As ‘national’ media and popular discourse remain fixated on the ongoing Award Wapsi by people of eminence from different fields, democracy and dissent are being shred to pieces by the government in Tamil Nadu, in keeping with its tradition of stifling anti-state voices. A leftist political activist and folk-artiste, S Sivadas aka Kovan, has been arrested on charges of sedition, defamation and creating enmity between social groups. His crime: he sang two songs extremely critical of the ruling dispensation and its leader, blaming her for increasing alcoholism in the state.
Whether he is indeed guilty of breaching the law is now for the court to decide, but it is not unlawful for one to hold the opinion that such political dissent must be allowed in a democratic country. As is often said, the remedy to ‘bad speech’, if it is indeed so in this case, is ‘more speech’, not locking the person up under cooked-up charges. The song might indeed be crass, but it should be considered democratic.
But the arrest also represents, in several ways, the political scenario in the state of Tamil Nadu. The state is headed for Assembly polls in mid-2016, and political tempers are rising. But the ruling dispensation remains authoritarian, the opposition timid and democratic dissent is being threatened – and this incident is a perfect illustration of all that.
The authoritarian leader: You are either with me, or against me
The arrest of Kovan, and more importantly the charges which have been slapped on him, are perfect examples of how any dissent is stifled by the party in power. Be it the protests in Kudankulam or the more recent anti-liquor protest which Kovan was a part of, the Jayalalithaa government has cracked down hard on the protester using the powerful arms of the state. The cause can be genuine, but if it is against the diktat from the top, then it will not be tolerated. And this is the case both within the ruling party and outside of it.
A weak opposition
What Kovan was doing, should have been the job of the opposition – perhaps in a more polished manner but all the same. The issue of alcoholism, coupled with its social and economic impact on the state, was ripe to be that one issue which could have hurt the image of the Jayalalithaa government. But after the initial surge, the issue was allowed to fall by the wayside. Now it is only up to a few smaller organizations and groups to keep the issue alive. There is no political mobilisation on the issue from the major political parties of the state.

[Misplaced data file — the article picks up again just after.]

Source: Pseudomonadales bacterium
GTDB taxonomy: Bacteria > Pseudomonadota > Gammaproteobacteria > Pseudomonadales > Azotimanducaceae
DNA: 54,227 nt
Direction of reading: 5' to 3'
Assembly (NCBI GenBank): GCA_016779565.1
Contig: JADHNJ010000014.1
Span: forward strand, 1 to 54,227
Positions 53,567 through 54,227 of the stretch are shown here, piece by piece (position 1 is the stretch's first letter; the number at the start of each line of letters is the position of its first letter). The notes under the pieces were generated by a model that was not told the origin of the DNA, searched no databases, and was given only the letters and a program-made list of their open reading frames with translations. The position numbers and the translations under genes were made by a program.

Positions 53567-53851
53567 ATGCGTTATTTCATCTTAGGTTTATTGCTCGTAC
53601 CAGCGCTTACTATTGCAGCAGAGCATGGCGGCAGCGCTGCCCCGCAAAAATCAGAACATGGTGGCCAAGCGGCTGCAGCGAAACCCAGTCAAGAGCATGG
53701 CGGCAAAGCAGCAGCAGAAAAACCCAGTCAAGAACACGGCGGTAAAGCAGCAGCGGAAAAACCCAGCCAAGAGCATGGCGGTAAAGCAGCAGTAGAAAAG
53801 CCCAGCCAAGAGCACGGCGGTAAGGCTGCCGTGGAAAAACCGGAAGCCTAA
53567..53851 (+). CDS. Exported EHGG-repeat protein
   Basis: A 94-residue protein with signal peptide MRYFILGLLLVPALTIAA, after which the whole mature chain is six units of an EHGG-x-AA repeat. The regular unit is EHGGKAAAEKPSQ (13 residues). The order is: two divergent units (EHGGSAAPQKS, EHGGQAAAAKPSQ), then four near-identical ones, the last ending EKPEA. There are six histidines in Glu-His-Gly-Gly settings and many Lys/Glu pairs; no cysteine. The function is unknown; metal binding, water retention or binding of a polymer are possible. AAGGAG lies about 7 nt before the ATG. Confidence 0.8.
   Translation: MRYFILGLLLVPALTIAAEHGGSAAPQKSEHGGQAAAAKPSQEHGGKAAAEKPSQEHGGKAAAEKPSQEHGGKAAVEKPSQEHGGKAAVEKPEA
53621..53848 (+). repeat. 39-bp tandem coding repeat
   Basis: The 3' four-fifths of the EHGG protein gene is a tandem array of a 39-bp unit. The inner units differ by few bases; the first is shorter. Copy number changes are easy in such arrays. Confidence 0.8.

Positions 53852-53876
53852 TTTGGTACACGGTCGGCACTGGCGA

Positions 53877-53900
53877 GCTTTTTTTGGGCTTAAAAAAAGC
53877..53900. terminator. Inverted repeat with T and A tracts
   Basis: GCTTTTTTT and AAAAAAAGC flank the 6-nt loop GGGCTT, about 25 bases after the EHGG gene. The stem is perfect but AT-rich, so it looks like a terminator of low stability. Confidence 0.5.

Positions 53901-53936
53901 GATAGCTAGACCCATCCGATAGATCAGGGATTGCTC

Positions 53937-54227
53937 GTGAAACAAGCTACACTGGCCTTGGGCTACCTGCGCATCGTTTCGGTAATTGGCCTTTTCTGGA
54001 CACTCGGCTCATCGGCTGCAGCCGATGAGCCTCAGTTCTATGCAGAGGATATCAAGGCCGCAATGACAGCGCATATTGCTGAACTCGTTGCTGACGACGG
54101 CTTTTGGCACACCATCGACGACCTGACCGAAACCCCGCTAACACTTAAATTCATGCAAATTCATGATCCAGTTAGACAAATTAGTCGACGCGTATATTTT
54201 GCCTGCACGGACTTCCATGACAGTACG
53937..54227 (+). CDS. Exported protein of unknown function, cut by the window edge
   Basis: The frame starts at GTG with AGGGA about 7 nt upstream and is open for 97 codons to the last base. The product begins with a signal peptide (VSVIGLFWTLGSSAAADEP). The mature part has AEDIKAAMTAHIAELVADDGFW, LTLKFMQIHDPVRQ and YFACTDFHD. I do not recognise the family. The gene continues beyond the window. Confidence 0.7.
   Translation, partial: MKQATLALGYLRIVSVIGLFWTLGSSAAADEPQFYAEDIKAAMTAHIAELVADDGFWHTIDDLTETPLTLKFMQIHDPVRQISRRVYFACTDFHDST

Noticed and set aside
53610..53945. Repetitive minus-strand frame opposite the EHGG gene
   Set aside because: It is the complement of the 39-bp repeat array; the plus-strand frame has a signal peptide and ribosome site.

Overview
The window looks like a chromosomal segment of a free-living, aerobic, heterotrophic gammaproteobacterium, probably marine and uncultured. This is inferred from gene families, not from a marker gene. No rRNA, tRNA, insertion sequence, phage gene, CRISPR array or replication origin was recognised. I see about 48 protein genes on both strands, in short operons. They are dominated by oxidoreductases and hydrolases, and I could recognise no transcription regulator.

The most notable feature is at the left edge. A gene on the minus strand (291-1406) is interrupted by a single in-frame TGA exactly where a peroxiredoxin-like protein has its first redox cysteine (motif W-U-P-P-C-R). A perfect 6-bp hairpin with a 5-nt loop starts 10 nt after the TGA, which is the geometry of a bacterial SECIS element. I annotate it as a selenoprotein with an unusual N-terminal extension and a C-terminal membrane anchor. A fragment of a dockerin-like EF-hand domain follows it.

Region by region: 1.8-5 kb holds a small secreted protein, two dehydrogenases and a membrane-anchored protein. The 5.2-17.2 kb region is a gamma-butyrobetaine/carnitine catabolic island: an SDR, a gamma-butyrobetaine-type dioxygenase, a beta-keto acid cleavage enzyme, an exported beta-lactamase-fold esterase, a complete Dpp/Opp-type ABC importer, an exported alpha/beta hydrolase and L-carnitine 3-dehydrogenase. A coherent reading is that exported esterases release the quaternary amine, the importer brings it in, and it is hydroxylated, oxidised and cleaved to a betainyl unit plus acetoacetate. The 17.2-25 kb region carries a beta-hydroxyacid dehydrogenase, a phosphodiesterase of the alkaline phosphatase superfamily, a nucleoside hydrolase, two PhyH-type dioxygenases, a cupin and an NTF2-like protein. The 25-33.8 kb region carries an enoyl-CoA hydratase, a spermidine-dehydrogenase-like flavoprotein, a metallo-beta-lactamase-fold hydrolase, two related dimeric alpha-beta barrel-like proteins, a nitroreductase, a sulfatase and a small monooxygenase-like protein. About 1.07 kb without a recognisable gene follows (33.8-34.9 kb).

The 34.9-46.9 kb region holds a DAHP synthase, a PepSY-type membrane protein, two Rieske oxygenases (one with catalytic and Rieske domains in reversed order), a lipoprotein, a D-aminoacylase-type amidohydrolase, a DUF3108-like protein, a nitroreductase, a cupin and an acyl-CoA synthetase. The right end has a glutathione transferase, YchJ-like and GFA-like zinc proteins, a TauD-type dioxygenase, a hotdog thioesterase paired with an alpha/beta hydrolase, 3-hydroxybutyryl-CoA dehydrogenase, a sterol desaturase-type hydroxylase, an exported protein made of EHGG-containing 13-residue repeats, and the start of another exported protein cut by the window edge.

Further, the political opposition in the state must learn from Kovan as to how stinging, the criticism should be. He might get a little personal, but the range of issues he points out, the ironies that he brings out, can put any government to shame. This is what political parties must be doing. Vaiko made a good start in Trichy today by daring the government to arrest him after mouthing Kovan’s lyrics.
Social and economic reality of the state
Kovan’s songs are not just rants, but well-thought-out political expositions. The price of common commodities is increasing, but the government is making money off alcohol on the one side and showering freebies on the other. In effect, while the government is encouraging alcoholism, it is making them more dependent on the state for survival. And therein lays the reality of the state and principal failure of the government.
Dissent is alive, but only for those who are willing to risk their lives
This also shows that not all is lost in Tamil Nadu, after nearly 5 years of iron-fisted rule. Dissent is alive and kicking, albeit only for those who are willing to risk it. Kovan might just as well have been an unknown activist, but that he was willing to stick his neck out and voice his opinion shows that there are those who are capable of doing so. Scathing criticism is an intrinsic part of a democracy, and one hopes that this incident will only inspire more dissent in the state.
The protest must be anti-TASMAC, not anti-alcohol
Another point which one would notice when Kovan’s song is closely observed is that his attack is on TASMAC, not alcohol. This is an important distinction. Yes, alcoholism is destroying lives and families, but it is not alcoholism by itself, but the proliferation of it by the state to keep its coffers filled up. By calling for a blind, all-out ban on alcohol, political parties were barking up the wrong tree. It is in attacking the state’s financial interest in selling alcohol that the real political narrative exists, especially since state monopoly on liquor itself was an idea mooted by the Jayalalithaa government.